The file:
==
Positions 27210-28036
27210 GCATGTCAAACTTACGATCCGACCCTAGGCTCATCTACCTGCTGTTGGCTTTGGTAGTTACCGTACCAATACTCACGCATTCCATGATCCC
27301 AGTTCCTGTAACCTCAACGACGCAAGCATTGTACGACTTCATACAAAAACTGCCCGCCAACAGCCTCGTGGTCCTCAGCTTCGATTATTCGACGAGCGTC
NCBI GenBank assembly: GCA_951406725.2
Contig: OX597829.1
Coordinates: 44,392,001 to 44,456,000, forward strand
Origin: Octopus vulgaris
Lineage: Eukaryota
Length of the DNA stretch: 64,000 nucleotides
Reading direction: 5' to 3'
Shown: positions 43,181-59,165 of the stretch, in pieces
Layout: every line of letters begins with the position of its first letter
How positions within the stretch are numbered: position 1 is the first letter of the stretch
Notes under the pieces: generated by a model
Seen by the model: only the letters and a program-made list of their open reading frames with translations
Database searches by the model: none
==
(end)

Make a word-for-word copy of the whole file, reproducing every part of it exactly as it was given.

Positions 27210-28036
27210 GCATGTCAAACTTACGATCCGACCCTAGGCTCATCTACCTGCTGTTGGCTTTGGTAGTTACCGTACCAATACTCACGCATTCCATGATCCC
27301 AGTTCCTGTAACCTCAACGACGCAAGCATTGTACGACTTCATACAAAAACTGCCCGCCAACAGCCTCGTGGTCCTCAGCTTCGATTATTCGACGAGCGTC
NCBI GenBank assembly: GCA_951406725.2
Contig: OX597829.1
Coordinates: 44,392,001 to 44,456,000, forward strand
Origin: Octopus vulgaris
Lineage: Eukaryota
Length of the DNA stretch: 64,000 nucleotides
Reading direction: 5' to 3'
Shown: positions 43,181-59,165 of the stretch, in pieces
Layout: every line of letters begins with the position of its first letter
How positions within the stretch are numbered: position 1 is the first letter of the stretch
Notes under the pieces: generated by a model
Seen by the model: only the letters and a program-made list of their open reading frames with translations
Database searches by the model: none